The latest instance follows Bishop William Crean’s appropriately denying him an opportunity to lecture to a pastoral council because of his being “out of ministry”.
Being “censored”, whether by an agency of the Vatican, by his own order, and now by Bishop Crean, has probably done more than anything else to make him as celebrated a priest as there is in Ireland and more likely to be given a platform, whether in newspapers or in lecture halls, here and abroad, than advocates of an orthodox Catholic position.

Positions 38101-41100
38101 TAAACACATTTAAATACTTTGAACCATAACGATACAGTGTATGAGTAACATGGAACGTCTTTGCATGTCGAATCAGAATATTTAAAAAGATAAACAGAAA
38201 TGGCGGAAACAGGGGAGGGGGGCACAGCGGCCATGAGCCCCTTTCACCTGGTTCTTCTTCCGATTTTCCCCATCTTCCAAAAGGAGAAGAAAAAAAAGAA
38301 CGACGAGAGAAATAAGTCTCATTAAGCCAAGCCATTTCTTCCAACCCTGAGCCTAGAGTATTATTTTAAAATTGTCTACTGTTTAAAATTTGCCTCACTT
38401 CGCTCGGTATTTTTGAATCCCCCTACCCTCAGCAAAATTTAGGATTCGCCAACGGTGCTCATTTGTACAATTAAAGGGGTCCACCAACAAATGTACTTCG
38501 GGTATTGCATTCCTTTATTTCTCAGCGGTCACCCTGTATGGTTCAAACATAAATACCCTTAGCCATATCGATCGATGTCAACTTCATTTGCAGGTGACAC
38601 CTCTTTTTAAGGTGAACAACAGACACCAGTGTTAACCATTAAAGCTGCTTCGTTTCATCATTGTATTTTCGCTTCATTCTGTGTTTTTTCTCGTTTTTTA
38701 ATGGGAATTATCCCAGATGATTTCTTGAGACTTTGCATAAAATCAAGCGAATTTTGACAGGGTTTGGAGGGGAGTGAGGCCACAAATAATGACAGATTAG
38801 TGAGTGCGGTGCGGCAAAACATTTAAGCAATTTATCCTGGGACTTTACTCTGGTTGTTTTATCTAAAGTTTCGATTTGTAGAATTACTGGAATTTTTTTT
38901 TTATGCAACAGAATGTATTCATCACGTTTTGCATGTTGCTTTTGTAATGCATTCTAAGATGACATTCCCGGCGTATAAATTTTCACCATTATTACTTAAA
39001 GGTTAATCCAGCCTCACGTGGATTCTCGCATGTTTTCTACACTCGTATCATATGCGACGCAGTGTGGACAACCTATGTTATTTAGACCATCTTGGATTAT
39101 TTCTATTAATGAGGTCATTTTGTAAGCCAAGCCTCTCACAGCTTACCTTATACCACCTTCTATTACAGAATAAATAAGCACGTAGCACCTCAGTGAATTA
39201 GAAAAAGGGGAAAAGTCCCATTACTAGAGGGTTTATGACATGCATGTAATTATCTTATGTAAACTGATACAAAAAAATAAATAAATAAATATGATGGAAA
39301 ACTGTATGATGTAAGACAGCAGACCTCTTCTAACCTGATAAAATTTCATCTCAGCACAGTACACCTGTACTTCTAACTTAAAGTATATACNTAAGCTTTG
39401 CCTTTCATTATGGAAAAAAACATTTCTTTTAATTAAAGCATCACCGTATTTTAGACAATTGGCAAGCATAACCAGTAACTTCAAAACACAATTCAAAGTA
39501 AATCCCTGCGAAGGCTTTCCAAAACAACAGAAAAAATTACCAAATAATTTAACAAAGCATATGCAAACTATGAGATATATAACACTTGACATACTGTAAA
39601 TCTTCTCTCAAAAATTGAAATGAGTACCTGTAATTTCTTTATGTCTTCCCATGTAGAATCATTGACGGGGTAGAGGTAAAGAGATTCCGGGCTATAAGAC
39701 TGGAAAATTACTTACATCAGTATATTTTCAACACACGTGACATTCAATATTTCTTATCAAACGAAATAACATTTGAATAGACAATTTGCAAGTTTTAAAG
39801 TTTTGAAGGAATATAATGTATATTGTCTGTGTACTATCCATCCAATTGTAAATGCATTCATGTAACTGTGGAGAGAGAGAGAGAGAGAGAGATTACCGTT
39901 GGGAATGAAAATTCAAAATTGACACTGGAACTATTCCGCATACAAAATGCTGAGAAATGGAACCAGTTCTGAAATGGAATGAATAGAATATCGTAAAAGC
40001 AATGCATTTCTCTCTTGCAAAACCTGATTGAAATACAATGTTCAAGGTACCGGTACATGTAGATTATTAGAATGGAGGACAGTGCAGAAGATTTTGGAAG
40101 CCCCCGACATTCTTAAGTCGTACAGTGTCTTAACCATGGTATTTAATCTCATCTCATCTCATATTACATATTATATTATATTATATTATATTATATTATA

However, one is surprised to read the editorial of The Irish Examiner on August 22 depicting Bishop Crean’s legitimate exercise of control over what happens within the agencies of his own diocese as a stifling of free speech.
The only thing that would satisfy the editors in their desire to change what they picture as “an autocratic, anti-democratic organisation” apparently would be for the Church to open its doors and pulpits to anything regardless of its conformity to church teaching.
One suspects that capitulation by the hierarchy would do much more to enhance a “loss of respect” or at least make the church even less relevant to a new Ireland.